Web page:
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Mean Girls phone scene
Mean Girls phone scene
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Wellness > Sex + Relationships

Mean Girl Mentality at University: Why Does it Persist?

The opinions expressed in this article are the writer’s own and do not reflect the views of Her Campus.
This article is written by a student writer from the Her Campus at Exeter chapter.

I have always been accustomed to what pop-culture has colloquially dubbed “The Mean Girls” of school environments. Anyone who has seen the early-2000s teen classic Mean Girls will be somewhat familiar with the concept. In short, there is a group of socially advanced girls, or women, who impose authority and power over perceivably lesser powerful social groups. I had always, somewhat foolishly, assumed that this mentality would wither and die once one enters into higher education – however, I was wrong.

“You can’t sit with us!”

– Mean Girls

Mean girl behaviour can be characterized in a number of ways, with manipulation, exclusion, and social aggression being at the forefront of its identifiable factors. Such toxic dynamics are not simply reserved for secondary schools/high schools; they can even persevere into higher education and workspaces. I understand that mean girl mentality is inherently rooted in societal pressures, jealousy, and internal insecurities, yet what I don’t understand is why women continue to pit themselves against one another despite being aware of such factors.

The prevalent group mentality in higher education spaces is a whole other issue, that I won’t be exploring in this article, yet I feel as though the concept certainly fuels mean girl mentality in higher education social circles. Deducing from movies, shows, and real-life, it is plausible to suggest that mean girl mentality is prompted (at least in part) by group dynamics – where individuals feel the need to conform to the masses to fit in, or gain social approval.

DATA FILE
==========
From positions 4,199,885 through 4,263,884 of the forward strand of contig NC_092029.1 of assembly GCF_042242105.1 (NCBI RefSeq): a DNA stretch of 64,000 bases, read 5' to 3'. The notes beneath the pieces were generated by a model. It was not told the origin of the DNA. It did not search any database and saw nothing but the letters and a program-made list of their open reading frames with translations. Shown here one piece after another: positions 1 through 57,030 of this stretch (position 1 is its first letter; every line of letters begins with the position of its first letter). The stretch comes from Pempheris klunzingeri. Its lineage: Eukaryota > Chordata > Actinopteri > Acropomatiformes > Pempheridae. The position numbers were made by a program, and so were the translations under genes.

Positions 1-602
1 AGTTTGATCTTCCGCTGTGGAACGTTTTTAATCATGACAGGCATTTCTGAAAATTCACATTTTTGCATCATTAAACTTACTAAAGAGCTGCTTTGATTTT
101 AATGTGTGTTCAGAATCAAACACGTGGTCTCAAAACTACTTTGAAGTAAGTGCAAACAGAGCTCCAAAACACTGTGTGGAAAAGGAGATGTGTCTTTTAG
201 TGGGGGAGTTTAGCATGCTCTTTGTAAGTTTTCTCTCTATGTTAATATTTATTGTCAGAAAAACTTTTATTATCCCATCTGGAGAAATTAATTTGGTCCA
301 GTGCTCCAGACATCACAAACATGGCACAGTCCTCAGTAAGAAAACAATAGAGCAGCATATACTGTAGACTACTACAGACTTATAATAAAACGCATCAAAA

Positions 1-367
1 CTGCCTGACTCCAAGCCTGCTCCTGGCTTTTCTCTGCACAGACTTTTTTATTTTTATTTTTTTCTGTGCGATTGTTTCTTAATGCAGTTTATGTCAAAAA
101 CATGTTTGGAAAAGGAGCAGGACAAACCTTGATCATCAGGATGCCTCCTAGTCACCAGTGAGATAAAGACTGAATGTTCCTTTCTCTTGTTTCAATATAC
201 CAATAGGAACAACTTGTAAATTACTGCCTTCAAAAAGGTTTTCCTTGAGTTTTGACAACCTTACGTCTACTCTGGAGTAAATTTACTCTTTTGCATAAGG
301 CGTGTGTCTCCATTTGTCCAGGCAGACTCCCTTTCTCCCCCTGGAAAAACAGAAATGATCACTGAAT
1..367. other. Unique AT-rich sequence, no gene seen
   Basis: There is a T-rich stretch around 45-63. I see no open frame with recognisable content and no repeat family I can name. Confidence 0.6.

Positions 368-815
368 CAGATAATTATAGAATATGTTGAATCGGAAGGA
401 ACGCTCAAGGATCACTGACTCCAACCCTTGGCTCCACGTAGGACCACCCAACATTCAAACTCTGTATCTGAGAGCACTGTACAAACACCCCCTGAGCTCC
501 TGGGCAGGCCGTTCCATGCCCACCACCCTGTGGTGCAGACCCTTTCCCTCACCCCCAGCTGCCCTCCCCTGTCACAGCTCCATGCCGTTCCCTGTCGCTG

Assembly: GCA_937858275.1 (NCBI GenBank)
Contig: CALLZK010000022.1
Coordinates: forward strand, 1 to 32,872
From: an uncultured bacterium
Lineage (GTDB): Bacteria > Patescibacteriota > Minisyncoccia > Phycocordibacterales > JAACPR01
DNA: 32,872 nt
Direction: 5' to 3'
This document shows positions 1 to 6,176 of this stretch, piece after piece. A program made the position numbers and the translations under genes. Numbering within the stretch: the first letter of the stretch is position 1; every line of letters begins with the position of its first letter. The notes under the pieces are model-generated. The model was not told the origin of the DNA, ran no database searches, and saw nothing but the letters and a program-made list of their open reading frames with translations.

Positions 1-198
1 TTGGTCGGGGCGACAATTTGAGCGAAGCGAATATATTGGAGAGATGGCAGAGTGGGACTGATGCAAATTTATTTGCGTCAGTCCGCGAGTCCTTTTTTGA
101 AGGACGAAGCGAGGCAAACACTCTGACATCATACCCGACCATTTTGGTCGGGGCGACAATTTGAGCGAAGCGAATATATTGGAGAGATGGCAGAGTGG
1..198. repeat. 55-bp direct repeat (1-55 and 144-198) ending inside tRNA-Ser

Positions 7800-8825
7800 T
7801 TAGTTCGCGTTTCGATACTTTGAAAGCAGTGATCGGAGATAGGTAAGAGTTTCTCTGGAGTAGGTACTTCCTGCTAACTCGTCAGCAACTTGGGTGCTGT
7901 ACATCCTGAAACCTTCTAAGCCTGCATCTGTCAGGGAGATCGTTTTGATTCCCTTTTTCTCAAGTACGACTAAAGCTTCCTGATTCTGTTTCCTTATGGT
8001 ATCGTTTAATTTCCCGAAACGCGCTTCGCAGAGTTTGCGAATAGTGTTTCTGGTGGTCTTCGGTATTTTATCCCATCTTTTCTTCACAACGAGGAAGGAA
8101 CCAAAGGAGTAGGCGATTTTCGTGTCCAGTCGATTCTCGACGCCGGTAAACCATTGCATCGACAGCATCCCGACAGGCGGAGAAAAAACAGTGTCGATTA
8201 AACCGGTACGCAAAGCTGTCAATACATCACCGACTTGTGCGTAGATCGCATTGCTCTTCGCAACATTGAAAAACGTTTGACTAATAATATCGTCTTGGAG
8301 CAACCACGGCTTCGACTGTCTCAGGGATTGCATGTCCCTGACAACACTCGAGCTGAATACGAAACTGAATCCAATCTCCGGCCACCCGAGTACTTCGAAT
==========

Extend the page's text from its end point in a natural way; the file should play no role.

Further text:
Understanding Mean Girl Mentality Through Social Research: My inner sociologist wouldn’t let the matter rest, so I did some digging…

Social research on mean girl behaviour in higher education sheds light on its complexities. Studies by psychologists and sociologists have delved into the social and psychological mechanisms behind such behaviour. Researchers have found that mean girl mentality often stems from a deep-seated need for social validation and acceptance. In a study published in the Journal of Social Psychology, researchers found that individuals who engage in mean girl behaviour often do so to enhance their social status within a group, highlighting the role of group dynamics in perpetuating these toxic interactions.

Addressing Mean Girl Mentality: With this understanding, the next reasonable step is to address the issue. It is heartening to see the emergence of female-led societies at the university, and even better to witness workshops and safe spaces being provided in order to build female solidarity. While mean girl mentality is concerning, it is not insurmountable.

Universities and their communities should actively work to promote a culture of empathy and respect. Education and awareness programs can play a pivotal role in dismantling stereotypes and fostering understanding between individuals. Additionally, encouraging open dialogues about healthy relationships and self-esteem can empower individuals to recognize and resist mean girl behaviour.

Conclusion: Mean girl mentality might persist in higher education, but it doesn’t have to define the social landscape. Only through empathy, solidarity, and education can we truly eradicate mean girl mentality, ensuring that higher education institutions become spaces where individuals thrive, unburdened by toxic social dynamics.

Recommended Literature: I have thoroughly enjoyed reading literature relevant to this matter, including Nicky D’s “Queen Bees and Wannabes” (2003) and Simmons’ “Odd Girl Out” (2002). Being acutely aware of the infernal patriarchal influences which permeate our social dynamics is perhaps the first step in incentivizing solidarity and female-friendships.

A huge nerd with a passion for niche tv shows, RPGs, and playing my guitar. You will usually find me consuming unhealthy amounts of coffee, or stressing in the library!